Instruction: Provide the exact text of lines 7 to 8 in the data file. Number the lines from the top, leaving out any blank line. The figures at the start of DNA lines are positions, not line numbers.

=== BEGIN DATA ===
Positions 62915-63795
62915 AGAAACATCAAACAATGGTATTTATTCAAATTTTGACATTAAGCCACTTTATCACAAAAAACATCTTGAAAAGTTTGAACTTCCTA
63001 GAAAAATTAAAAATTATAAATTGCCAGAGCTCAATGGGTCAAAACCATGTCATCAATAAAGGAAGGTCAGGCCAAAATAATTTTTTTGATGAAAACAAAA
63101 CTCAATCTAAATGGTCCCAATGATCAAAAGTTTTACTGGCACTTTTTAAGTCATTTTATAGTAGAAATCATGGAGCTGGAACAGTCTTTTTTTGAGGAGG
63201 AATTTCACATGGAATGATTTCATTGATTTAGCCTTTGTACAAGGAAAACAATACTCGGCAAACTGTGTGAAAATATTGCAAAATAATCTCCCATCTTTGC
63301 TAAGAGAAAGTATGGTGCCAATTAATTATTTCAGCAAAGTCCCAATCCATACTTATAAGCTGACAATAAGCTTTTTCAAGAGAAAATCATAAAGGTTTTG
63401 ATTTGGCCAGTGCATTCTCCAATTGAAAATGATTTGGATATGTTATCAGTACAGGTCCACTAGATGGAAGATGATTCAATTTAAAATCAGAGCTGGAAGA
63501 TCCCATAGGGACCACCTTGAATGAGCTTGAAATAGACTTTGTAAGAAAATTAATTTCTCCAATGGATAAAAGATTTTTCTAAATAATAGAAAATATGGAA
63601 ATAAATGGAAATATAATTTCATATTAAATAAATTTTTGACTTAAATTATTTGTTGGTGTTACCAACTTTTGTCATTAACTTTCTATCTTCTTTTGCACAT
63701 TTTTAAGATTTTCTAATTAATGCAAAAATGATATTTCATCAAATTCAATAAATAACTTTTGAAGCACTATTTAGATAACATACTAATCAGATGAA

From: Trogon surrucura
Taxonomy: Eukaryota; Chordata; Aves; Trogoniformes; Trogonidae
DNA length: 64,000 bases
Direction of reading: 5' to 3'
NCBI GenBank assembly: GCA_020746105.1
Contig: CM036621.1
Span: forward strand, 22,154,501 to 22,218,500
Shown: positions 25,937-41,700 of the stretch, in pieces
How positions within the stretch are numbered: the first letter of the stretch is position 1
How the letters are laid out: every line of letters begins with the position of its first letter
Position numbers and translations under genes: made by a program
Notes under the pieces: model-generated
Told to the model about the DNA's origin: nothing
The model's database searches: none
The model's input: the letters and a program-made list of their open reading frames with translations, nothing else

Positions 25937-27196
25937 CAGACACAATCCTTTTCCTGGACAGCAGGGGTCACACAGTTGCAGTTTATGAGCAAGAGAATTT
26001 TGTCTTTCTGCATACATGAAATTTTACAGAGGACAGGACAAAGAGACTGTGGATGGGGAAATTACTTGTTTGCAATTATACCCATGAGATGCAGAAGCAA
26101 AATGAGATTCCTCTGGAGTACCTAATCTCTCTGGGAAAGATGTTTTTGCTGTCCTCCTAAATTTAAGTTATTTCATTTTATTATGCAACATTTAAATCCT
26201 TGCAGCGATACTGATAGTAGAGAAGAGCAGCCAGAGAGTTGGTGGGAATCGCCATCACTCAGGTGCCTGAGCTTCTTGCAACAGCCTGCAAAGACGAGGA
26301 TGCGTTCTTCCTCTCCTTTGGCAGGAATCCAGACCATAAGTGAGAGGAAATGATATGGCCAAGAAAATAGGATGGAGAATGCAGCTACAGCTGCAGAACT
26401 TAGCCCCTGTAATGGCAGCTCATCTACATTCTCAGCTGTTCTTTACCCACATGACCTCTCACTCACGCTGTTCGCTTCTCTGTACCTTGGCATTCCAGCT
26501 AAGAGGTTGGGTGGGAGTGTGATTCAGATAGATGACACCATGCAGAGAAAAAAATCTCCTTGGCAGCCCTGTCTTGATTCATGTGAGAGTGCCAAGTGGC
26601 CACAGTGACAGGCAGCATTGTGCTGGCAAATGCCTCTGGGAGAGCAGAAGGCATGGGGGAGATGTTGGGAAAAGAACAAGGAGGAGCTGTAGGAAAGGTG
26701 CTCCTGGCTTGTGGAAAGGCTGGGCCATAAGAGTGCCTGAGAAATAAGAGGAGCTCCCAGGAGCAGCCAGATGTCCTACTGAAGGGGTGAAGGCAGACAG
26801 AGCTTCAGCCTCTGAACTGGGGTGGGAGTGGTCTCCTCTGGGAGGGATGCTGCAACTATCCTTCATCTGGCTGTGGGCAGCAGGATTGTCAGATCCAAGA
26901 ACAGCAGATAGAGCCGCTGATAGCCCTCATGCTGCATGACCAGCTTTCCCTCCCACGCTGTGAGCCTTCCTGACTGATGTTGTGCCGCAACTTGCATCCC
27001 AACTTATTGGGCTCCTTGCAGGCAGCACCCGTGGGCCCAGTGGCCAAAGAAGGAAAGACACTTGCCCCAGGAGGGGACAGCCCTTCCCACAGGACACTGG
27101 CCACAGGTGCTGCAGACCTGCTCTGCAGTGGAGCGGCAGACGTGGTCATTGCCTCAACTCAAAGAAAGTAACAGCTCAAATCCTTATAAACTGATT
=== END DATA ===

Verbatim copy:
63401 ATTTGGCCAGTGCATTCTCCAATTGAAAATGATTTGGATATGTTATCAGTACAGGTCCACTAGATGGAAGATGATTCAATTTAAAATCAGAGCTGGAAGA
63501 TCCCATAGGGACCACCTTGAATGAGCTTGAAATAGACTTTGTAAGAAAATTAATTTCTCCAATGGATAAAAGATTTTTCTAAATAATAGAAAATATGGAA